For love of Vanessa
Ihave a friend who lives at the foot of the Sussex Downs who counts butterflies. For five years, she or her husband (both keen gardeners) have kept a note each day of the species which come to the garden. The day I visited in mid-July they counted 12 (Large White, Small White, Green- veined White, Holly Blue, Small Tor- toiseshell, Large Skipper, Red Admiral, Brimstone, Meadow Brown, Ringlet, Gatekeeper and Comma) — just over half of those they could reasonably expect to see in their garden during the year. It occurred to me that I could not claim such numbers and that perhaps, like many country gardeners, I paid only lip-service to the cultivation of butterflies. Sitting in that garden, with the air constantly stirring from the beat of soundless wings, I felt rather shamefaced.
Which is perfectly ridiculous. Before I get carried away by guilt born of sins of omission, it is well to remember that I, like most gardeners, grow a wide range of butterfly-attracting plants in the garden as a matter of course. Who can honestly say that they have no buddleia? Why, even the brickwork at South Kensington tube sta- tion grows it. The spiraeas, viburnums, lavenders, hebes, valerian, aubrieta, Michaelmas daisies, honeysuckles, ornamental blackberries, sedums and ivies in my garden are all nectar plants. Geographical and topographical position also influences the range of butterflies in the garden, so concerted encouragement of them will probably increase their numbers more than their variety. The reason I cannot count 12 species on a July day in my garden may be partly because I do not live on the edge of chalk grassland in the south of England. The real reason for my defensiveness is a common one: a consciousness that en- couraging butterflies intelligently demands entomological knowledge of a high order, not to mention an easy familiarity with Jack-in-the-hedge and Yorkshire Fog. But the business can be reduced to manageable proportions, I believe. Plant a wide selec- tion of herbs and allow them to flower; establish sizeable groups of single, prefer- ably throated flowers, many of them pale in colour; leave fallen fruits. Identifying which likes what can come later.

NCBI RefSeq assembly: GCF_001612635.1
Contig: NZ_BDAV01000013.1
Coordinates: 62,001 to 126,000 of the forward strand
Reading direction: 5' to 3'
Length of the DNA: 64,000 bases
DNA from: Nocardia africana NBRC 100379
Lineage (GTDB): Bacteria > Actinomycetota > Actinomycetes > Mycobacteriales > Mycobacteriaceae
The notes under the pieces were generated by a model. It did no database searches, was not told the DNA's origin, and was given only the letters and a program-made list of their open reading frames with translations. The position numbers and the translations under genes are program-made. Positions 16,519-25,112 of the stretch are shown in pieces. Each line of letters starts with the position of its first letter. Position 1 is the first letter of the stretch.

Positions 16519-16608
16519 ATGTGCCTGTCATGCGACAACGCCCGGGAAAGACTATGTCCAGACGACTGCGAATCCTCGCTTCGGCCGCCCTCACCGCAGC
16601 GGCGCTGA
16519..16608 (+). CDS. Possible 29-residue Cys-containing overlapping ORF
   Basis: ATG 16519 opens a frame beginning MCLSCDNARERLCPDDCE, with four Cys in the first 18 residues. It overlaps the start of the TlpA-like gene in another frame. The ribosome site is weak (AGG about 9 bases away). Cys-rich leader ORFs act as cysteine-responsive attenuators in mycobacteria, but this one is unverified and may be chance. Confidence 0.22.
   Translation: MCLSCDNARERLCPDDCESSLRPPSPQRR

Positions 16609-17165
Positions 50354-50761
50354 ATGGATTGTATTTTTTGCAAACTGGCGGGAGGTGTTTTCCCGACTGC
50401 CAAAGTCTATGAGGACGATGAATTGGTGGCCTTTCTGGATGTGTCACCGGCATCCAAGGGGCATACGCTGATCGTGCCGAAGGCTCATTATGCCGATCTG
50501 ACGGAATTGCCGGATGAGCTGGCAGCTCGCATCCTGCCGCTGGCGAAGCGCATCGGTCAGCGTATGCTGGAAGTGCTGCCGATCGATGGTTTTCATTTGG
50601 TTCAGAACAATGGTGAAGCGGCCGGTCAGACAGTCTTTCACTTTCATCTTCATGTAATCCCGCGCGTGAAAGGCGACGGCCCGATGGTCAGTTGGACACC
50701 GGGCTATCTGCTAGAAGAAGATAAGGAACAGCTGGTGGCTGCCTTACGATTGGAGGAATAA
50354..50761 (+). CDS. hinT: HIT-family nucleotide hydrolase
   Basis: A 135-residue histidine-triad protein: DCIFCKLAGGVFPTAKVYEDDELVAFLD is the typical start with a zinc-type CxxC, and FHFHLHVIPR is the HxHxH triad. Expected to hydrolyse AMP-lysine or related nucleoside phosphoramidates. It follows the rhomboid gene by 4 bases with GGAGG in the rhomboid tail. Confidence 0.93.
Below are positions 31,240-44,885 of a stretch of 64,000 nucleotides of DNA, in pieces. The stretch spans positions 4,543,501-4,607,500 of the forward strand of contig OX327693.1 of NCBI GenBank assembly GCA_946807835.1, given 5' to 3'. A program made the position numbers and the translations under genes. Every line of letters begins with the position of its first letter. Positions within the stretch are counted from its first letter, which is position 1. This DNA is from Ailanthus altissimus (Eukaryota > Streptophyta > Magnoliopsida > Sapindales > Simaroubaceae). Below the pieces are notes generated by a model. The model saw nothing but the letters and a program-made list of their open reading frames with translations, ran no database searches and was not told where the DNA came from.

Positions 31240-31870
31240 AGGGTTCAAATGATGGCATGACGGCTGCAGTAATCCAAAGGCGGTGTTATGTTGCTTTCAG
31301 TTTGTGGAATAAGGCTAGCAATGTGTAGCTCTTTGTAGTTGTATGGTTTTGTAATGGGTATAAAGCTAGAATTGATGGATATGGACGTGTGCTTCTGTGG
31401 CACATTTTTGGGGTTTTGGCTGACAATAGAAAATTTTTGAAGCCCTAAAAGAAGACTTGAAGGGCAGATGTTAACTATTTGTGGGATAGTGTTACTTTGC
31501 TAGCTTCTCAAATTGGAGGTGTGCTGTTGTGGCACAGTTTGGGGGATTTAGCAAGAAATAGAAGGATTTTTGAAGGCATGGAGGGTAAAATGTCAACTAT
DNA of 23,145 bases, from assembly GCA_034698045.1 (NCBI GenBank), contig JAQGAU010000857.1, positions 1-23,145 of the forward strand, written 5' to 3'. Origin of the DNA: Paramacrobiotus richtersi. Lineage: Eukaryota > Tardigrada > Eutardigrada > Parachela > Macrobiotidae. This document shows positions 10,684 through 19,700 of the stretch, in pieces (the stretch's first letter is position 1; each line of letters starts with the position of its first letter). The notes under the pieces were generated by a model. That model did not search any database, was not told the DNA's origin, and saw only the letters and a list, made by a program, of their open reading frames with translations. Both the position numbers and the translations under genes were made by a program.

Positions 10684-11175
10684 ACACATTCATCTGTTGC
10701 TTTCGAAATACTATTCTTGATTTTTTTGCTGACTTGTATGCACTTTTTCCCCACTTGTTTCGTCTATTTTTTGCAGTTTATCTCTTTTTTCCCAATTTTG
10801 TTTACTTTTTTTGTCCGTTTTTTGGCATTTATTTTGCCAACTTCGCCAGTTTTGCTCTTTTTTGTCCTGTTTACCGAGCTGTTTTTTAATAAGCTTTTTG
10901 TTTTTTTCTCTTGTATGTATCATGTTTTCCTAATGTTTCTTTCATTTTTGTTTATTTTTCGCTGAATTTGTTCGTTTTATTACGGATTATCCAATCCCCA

If some of the plants suggested in but- terfly books seem a little drab, there are
usually more garden-worthy varieties which will do as well: the coloured foliage forms of the native bugle, Ajuga reptans, for example, or Coronilla glauca rather than the Crown Vetch, even June- flowering Buddleia alternifolia `Argentea' and, for a warm wall, Buddleia fallowiana `Alba' as a change from Buddleia davidii. I think it is unlikely that the butterflies will mind.
Caterpillars are sometimes more choosy, but satisfying their wants need not be too complicated. You will need holly and ivy for the Holly Blue; a patch of nettles somewhere inconspicuous for the Peacock, Small Tortoiseshell and Red Admiral; borage for the Painted Lady (not a refer- ence, incidentally, to the little woman and her weakness for Pimms); spring-maturing cauliflowers because they will survive the depredations of the Large and Small White the previous summer; and a piece of overgrown lawn away from the house for Meadow Brown and Gatekeeper. Most gardens have a flowering currant (Ribes) which their owners cannot quite bring themselves to throw out, despite the smell, which will do for the Comma. The beauti- ful grass Deschampsia caespitosa 'Gold- schleier' should please the Ringlet, Speck- led Wood and Wall Brown. It has to be said that what these really enjoy is Agropy- ron repens but not even for the fun of counting butterflies will I purposely culti- vate couch grass.